An eastern African flowering plant, Sansevieria Parva, can be found in the forest. The leaves are flat, succulent, and it is a slow-growing perennial. The plants are often called Kenya Hyacinths because of the fragrant flowers that resemble hyacinths. The Sanseviera can bloom more frequently than many other Sansevieras.
First discovered in 1915, Sansevieria Parva is a perennial shrub. The first description of this species was provided by Nicholas Edward Brown. Around six to eight leaves are present on each rosette of Sansevieria Parva. Rhizomes appear orange and brown. The Sansevieria parva also has a variegated cultivar with vertical yellowish-white stripes.
There was a belief that Sansevieria Dooneri and Sansevieria Parva were closely related. Their natural habitats are similar, and their appearances are almost identical. They are now assumed to be one species with slight variation due to microhabitat factors.
In the Asparagaceae family, this plant belongs to the genus Dracaena Vand.
Also known as:
- Kenya Hyacinth
- Dracaena Parva
- Sansevieria Dooneri
- Kenya Hyacinth Snake Plant
- Sansevieria Bequaertii
- Sansevieria Bequaertii De Wild
Originally from eastern Africa, the plant is now found all over the world. Specifically, it is found in Kenya, Uganda, and Rwanda. Farmers in Kenya use this species as fodder.
Its narrow, lance-shaped leaves have a concave shape and spread out like a fountain like Sansevieria Parva. The folds are a bit tapered toward the end, and they are folded longitudinally a bit. The young leaves are bright green with pale-green horizontal bands. The bands disappear as the leaves mature, resulting in plain deep green leaves. These smooth, flat leaves are surrounded by a narrow green border.
Approximately one to 1.5 feet in height, it is a relatively small plant. It can spread to a height of one foot. Each leaf measures approximately an inch in width. The maximum height of a flower stalk is 2 feet.
The plant produces flower stalks topped with bunches of blossoms. A similar event might take place every year. Flowers are small, tubular, and creamy-white in color. Pinkish brown can be found at the apex. A pleasant scent of hyacinth emanates from them at night.
When ingested, all parts of the plant are mildly toxic. Pets and children should not be near the product. Vomiting, diarrhea, nausea, etc. can result from consumption.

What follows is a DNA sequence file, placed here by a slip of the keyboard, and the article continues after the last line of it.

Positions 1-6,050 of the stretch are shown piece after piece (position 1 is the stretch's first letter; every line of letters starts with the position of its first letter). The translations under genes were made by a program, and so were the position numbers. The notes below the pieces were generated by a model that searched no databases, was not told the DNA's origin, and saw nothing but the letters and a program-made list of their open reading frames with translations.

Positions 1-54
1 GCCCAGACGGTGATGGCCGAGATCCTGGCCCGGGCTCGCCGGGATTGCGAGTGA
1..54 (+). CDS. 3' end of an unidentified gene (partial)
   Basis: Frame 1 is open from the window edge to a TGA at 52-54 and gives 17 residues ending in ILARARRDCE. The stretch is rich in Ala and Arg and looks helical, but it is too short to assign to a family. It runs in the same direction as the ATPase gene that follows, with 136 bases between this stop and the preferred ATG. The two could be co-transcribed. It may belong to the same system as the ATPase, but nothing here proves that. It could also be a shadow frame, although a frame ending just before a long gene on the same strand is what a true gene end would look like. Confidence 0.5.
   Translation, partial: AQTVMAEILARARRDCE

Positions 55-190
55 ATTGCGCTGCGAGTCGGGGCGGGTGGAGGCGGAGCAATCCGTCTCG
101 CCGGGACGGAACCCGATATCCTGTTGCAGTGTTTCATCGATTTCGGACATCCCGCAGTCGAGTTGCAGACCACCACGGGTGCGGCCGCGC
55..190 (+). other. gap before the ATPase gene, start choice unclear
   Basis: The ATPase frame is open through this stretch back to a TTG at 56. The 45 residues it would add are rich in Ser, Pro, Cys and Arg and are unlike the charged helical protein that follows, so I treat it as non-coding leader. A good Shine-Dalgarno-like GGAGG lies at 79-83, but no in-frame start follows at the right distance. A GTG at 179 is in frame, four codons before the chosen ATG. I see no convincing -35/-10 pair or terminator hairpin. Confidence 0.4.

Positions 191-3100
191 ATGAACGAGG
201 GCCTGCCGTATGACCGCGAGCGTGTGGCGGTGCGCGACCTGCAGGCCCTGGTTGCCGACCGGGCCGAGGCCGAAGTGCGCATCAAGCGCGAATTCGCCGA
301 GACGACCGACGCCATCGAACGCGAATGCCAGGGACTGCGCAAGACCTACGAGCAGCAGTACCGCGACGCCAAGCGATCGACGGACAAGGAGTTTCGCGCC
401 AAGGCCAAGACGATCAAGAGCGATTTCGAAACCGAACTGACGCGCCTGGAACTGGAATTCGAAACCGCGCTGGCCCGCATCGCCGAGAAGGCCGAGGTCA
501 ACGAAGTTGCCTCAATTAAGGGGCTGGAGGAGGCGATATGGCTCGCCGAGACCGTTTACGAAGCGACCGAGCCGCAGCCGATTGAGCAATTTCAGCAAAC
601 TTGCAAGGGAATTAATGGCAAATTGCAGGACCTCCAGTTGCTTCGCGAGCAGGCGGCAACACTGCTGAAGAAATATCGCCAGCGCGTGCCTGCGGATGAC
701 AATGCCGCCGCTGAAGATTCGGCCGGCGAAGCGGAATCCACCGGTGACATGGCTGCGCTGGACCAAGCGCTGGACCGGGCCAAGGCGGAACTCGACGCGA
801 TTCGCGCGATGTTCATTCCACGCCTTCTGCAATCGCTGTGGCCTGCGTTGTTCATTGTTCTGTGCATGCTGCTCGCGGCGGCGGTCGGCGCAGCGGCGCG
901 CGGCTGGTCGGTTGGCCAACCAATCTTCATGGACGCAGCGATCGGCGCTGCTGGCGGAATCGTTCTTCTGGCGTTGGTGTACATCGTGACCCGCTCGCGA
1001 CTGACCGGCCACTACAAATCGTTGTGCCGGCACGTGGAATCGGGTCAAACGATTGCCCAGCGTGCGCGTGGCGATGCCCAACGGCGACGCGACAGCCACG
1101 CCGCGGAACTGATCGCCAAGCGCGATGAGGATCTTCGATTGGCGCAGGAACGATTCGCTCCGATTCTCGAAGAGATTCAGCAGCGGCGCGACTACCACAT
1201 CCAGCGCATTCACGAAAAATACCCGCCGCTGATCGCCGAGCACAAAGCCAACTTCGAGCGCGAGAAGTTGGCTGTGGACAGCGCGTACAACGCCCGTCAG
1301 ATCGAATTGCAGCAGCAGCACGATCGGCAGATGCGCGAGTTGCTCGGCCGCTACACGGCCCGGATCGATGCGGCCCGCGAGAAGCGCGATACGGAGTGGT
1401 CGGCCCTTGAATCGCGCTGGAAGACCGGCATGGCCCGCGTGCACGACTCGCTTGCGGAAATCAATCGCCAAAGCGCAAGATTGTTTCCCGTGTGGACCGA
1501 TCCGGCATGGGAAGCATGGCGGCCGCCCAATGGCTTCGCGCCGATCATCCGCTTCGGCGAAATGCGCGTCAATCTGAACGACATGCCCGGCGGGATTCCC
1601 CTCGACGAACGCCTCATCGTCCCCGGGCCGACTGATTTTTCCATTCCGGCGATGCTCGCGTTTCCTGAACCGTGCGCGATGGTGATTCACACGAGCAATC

The plant has a low likelihood of being infested with pests in general. Even so, it might be attacked by mealybugs or spider mites. Avoid any damage to the leaves by keeping them dry and clean.
Various methods can be used for propagation, including planting rhizomes, plant division, and leaf cuttings. Plant leaf cuttings upright in soil in sections of 3-4 inches when using leaf cuttings.
Season Of Growth
Growing season for this evergreen plant is from spring to summer. Flowers usually bloom in late winter or early spring.
A well-draining and sandy soil is ideal for this plant. A regular soil can be amended with sand, perlite or peat. Succulents can also be grown in potting mix. Water must be able to drain freely from the soil.
Unlike most plants, this one does not need to be watered often. When the growing season is in full swing, water twice a week, and once a month when the winter is here. Make sure the soil does not remain wet for too long, especially during the winter.
This plant can tolerate conditions ranging from full sun to light shade. Ideally, the sunlight should be bright but indirect. Protect outdoor plants from the harsh afternoon sun by placing them in a shady area.
This plant does well in temperatures and humidity that are average for the room. If kept dry, it can even withstand temperatures of up to 50°F (10°C). It is usually possible to tolerate higher temperatures. Be careful, however, of frost and very low temperatures.